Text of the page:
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Shenzhen Symphony headed to Seattle

(China Daily ) Updated: 2015-02-20 12:12


Pianist Yin Chengzong

One of China's finest orchestras, the Shenzhen Symphony, will visit Seattle on Feb 25 for a Chinese New Year concert, bringing classical music and Chinese artistic traditions.

The 2015 Chinese New Year Concert, featuring the Shenzhen orchestra, in collaboration with the Seattle Symphony and Stanford University, will be playing at Benaroya Hall to celebrate the Lunar Chinese New Year.

The concert will feature legendary pianist Yin Chengzong, Chinese pipa virtuoso Zhao Cong and conductor Jindong Cai.

"Many people do not know that this is the very first time, a symphony from China come to Seattle and the debut of the Shenzhen Symphony in North America," Austin Huang, producer of the Chinese New Year concert and president of the Pacific Northwest Cultural Exchange Council, told China Daily.

"In the past, we only saw Western orchestras touring around China, now we eye-witness the vice versa," Huang said. "So, this is historical. And symphony is well accepted by the western audiences without language barriers as other arts may have. So through this concert, American audiences will have a much better direct view of current China's social, economic and cultural development."

Huang named pianist Yin Chengzong as one of the reasons this concert is a must-see. Yin He was the original soloist for the Yellow River piano concerto and the authentic interpreter for the meaning of each bar of the music notes.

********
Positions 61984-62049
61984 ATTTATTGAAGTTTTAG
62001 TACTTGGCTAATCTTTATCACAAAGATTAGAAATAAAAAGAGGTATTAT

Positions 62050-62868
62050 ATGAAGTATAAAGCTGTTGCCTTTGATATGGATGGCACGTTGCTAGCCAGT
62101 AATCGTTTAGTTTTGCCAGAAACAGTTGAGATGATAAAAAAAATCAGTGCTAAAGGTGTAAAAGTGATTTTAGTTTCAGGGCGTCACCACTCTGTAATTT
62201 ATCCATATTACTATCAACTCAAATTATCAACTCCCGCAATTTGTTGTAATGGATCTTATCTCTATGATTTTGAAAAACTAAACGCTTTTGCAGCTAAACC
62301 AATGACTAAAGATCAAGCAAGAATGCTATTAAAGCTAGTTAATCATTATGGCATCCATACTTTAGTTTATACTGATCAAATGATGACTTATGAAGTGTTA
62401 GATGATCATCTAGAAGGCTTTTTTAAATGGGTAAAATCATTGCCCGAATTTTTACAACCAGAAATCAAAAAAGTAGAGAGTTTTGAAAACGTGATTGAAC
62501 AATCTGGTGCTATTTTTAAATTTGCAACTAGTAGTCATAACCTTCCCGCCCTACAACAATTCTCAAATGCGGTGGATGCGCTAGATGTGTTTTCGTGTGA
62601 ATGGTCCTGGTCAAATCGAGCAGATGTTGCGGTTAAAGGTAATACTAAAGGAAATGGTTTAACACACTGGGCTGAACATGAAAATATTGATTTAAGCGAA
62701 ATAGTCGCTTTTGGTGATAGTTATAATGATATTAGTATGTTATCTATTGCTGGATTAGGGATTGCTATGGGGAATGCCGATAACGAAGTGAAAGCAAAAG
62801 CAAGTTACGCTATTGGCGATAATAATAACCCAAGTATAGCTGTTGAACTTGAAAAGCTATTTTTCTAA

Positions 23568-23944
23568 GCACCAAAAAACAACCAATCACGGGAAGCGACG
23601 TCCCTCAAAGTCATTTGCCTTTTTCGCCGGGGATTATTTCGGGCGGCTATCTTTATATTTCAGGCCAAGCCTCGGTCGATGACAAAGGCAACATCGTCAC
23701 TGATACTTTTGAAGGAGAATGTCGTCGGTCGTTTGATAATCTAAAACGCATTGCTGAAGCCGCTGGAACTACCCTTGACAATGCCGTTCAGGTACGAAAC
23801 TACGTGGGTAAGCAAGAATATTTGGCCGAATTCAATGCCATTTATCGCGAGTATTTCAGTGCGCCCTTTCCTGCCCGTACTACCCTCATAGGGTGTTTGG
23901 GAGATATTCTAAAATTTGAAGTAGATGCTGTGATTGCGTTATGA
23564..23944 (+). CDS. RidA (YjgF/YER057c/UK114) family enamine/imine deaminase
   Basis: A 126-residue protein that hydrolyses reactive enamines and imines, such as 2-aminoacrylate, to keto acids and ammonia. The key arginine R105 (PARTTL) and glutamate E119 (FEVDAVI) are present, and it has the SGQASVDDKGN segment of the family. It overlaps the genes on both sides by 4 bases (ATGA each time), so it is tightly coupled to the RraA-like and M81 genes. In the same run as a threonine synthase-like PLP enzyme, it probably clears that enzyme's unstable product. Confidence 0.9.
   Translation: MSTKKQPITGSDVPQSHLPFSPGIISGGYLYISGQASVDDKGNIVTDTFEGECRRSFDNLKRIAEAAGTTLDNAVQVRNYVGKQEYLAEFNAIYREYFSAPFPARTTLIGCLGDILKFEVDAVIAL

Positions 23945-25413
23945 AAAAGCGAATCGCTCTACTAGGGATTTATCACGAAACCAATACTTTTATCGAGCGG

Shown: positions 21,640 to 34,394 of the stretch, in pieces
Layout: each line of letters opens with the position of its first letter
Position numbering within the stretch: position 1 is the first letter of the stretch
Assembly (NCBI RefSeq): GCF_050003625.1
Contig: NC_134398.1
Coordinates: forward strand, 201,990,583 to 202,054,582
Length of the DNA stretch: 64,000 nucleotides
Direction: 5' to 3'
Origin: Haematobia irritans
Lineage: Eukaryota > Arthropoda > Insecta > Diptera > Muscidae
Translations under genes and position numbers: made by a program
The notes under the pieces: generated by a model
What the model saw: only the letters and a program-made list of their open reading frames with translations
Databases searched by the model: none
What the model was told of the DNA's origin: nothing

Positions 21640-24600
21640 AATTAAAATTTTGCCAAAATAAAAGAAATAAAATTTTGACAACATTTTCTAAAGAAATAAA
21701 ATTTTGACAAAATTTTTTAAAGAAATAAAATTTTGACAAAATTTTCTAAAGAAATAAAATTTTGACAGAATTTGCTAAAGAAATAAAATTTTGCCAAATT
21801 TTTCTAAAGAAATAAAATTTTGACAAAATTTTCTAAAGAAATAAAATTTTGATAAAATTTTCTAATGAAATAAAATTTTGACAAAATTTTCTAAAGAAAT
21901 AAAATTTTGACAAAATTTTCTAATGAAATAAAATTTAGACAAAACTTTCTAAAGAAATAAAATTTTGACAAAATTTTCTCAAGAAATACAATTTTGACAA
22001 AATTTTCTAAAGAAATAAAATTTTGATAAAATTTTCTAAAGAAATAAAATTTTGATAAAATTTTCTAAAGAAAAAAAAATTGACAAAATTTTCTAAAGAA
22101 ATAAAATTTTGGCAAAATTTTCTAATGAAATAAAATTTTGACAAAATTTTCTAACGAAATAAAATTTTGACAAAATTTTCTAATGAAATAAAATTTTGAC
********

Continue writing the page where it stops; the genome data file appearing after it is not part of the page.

"I have performed around the United States in the past 32 years; I hope I can have my recital in Seattle in the near future," Yin told China Daily, adding that he was excited about his first trip to Seattle.

Born in Xiamen, Fujian province, Yin began learning piano in 1948 when he was 7 years old and gave his first recital at the age of 9. He studied piano in the preparatory school of Shanghai Conservatory of Music. In 1962, he took second place at the International Tchaikovsky Competition.

Although trained as a classical pianist, he is perhaps best known in the West through the Yellow River Piano Concerto he arranged, based on the Yellow River Cantata and performed in many Western theaters since the 1980s. Yin will be performing Yellow River at the event.

Cai joined the Stanford faculty in 2004 as the first Gretchen B. Kimball Director of Orchestral Studies chair. He has held positions as assistant conductor with the Cincinnati Symphony and the Cincinnati Chamber Orchestra, working closely with conductors Jsus Lpez-Cobos, Erich Kunzel and Keith Lockhart.

Zhao Cong plays the ancient Chinese pipa, a four-stringed instrument sometimes referred to as the Chinese lute. She won her first important award at 13. Zhao was later recruited as first pipa soloist of the Central Orchestra for Chinese Music in Beijing and has toured in more than 20 countries and performed for a dozen heads of state.

Huang sees the Chinese New Year Concert as a turning point for Chinese music, Seattle, and Chinese and American cultural interactions.

Huang also believes the concert holds cultural significance as a chance for American audiences to better understand the Chinese culture.

"I am confident the concert will be a success because Western-style symphonies have played Chinese symphonic music in Seattle before, and it was well received," Huang said.

The Pacific Northwest Cultural Exchange Council organized A Colorful Musical Journey concert at Benaroya Hall in April 2013, featuring local Chinese-American composer Austin Huang. The cultural council from the Chinese Consulate General in San Francisco attended the concert and was impressed with the exchange council's work and with Benaroya Hall. Huang introduced the orchestra to the Pacific council.

The Shenzhen Symphony Orchestra, under the direction of orchestra President Chen Chuansong and music director Christian Ehwald, was founded in 1982 and has built up a major classical repertoire at home and abroad over three decades.

This time the orchestra will come with about 90 people, which is a full orchestra with woodwind, brass, percussion and string. Shenzhen also will perform at Stanford University in Palo Alto, California, and in San Jose and San Diego.  



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